Guest contribution in the Frankfurter Allgemeine Sonntagszeitung newspaper published on 04.02.2018
Extreme price jumps, the launch of Bitcoin futures, and new funding options such as initial coin offerings add fuel to the fantasies surrounding virtual currencies. But the truth behind Bitcoin and its ilk often fades into the background. Anyone wishing to judge should take note of a few economic and environmental concerns.
Bitcoin is made up of cryptographically encrypted digital units that can be used for payments. Units are issued anonymously on the basis of blockchain technology, circumventing banks and central banks, and can be used worldwide. Anyone can “mine” Bitcoin using a computer’s processor to validate Bitcoin transactions in line with the underlying algorithm and thus create new “blocks”, for which they will be awarded bitcoins. That’s the theory. In practice, however, the disadvantages of Bitcoin are clear.
Bitcoin is not a currency. Bitcoin is often referred to as a “virtual currency” or “cryptocurrency”. This conveys the misconception that Bitcoin is on a par with currencies like the euro, the US dollar and the yen. Yet Bitcoin is not issued by a central bank, nor is it recognised as legal tender by any state.
Using Bitcoin is costly. The basic idea behind Bitcoin is that it should be free of transaction fees worldwide. Fees are only envisioned for transactions that need to be settled especially quickly, and for a long while they played just a minor role. However, mining new transaction blocks has since become so onerous that transactions for which the user doesn’t pay a fee to the miner are rarely verified and booked. The processing fees have been higher than €30 at times. One of the reasons they have risen is because of the higher “production costs” in the Bitcoin network, as miners are awarded bitcoins for their work and thus profit from Bitcoin price rises.
When a growing number of miners generate increasing IT processing power in the Bitcoin system, the algorithm reacts by automatically increasing the power needed to mine new transaction blocks. The required processing power has now risen to such a level that mining has evolved into a highly specialised industry. Computers optimised for mining are able to process ever more complex operations. Companies run mining farms, where thousands of these specialised computers mine new transaction blocks day and night. These farms need so much power that they are run in Inner Mongolia in China, for example, where electricity costs are especially low.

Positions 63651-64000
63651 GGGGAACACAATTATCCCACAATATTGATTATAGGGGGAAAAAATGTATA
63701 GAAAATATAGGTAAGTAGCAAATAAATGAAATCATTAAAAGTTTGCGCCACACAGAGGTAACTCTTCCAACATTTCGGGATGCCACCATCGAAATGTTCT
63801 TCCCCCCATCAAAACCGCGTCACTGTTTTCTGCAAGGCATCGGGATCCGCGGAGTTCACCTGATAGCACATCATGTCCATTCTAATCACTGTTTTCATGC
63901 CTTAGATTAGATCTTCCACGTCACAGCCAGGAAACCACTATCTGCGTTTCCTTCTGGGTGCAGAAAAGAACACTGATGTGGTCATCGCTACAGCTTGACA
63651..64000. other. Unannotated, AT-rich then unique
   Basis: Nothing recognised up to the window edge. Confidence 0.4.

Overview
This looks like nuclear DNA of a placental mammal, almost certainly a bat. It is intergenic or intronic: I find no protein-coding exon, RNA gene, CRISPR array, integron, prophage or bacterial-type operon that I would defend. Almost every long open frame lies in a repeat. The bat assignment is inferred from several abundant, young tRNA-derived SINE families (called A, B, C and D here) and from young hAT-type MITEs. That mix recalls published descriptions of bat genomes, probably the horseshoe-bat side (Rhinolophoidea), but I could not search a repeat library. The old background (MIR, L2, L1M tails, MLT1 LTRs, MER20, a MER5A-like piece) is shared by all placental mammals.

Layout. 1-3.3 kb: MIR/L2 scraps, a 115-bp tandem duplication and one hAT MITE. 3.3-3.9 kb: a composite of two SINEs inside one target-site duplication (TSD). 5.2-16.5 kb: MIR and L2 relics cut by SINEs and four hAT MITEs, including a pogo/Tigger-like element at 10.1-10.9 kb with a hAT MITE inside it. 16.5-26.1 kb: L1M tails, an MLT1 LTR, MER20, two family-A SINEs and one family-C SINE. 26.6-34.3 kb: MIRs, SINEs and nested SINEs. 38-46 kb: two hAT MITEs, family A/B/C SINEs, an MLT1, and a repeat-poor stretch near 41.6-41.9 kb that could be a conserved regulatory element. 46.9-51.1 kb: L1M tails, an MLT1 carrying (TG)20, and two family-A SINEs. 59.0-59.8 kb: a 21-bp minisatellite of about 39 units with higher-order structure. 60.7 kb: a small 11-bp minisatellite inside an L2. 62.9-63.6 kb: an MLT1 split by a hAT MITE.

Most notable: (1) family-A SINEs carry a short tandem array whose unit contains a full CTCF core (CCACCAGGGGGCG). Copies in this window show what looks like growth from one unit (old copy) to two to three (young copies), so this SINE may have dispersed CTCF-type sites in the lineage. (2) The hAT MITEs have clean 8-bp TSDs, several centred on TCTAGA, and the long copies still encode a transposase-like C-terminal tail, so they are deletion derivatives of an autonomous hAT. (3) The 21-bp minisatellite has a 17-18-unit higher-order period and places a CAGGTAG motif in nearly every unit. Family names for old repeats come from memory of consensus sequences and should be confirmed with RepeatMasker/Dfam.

Using Bitcoin is extremely energy-intensive. The amount of power needed to mine Bitcoin can’t be calculated precisely. The website Digiconomist estimates that the entire Bitcoin network currently consumes just over 46 terawatt hours of energy every year. This is almost as much as the annual energy consumption of Portugal, with its population of roughly ten million. Simply settling a transaction in the Bitcoin network consumes around 427 kilowatt hours. This amount of energy is enough to supply an average German four-person household with electricity for more than a month. By way of comparison, just settling a standard SEPA transfer (without the payer initiating the transfer or checking their account balance on a PC or smartphone) takes less than one watt hour. On the whole, the Bundesbank estimates that settling a Bitcoin transaction uses roughly 460,000 times as much electricity as a normal transfer.
Holding Bitcoin is risky and highly speculative. The heavy fluctuations in Bitcoin’s value over the past few weeks just go to show that Bitcoin is a high-risk speculative plaything. It’s also possible for Bitcoin holdings to be completely wiped out. What is more, events like the insolvencies of Bitcoin exchanges such as Mt. Gox and Bitstamp and hacker attacks have patently shown that Bitcoin users face an incalculable risk of losing their stored balances on trading platforms. Purely as an investment form, Bitcoin is classed as highly speculative since it has no inherent value, unlike precious metals, say.